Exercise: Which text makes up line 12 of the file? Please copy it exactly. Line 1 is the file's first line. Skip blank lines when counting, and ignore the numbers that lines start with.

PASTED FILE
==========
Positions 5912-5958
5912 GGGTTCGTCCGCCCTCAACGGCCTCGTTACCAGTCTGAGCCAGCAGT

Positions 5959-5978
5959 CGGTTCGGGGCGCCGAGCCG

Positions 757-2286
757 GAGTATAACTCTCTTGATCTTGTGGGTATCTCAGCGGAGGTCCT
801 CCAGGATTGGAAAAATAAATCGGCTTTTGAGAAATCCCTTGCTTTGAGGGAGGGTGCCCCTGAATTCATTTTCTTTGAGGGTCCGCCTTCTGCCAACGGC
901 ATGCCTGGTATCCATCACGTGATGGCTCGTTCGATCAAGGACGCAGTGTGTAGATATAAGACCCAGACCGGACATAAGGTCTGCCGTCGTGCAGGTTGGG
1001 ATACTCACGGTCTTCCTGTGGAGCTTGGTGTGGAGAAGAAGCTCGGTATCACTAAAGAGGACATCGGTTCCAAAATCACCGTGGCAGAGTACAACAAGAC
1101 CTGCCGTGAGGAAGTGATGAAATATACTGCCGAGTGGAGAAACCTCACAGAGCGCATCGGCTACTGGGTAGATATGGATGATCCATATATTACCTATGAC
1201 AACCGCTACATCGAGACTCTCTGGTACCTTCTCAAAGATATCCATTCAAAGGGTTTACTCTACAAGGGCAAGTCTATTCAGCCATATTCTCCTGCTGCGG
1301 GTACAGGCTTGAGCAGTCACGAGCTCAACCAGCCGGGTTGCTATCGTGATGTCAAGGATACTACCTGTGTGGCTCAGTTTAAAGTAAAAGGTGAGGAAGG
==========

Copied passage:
1301 GTACAGGCTTGAGCAGTCACGAGCTCAACCAGCCGGGTTGCTATCGTGATGTCAAGGATACTACCTGTGTGGCTCAGTTTAAAGTAAAAGGTGAGGAAGG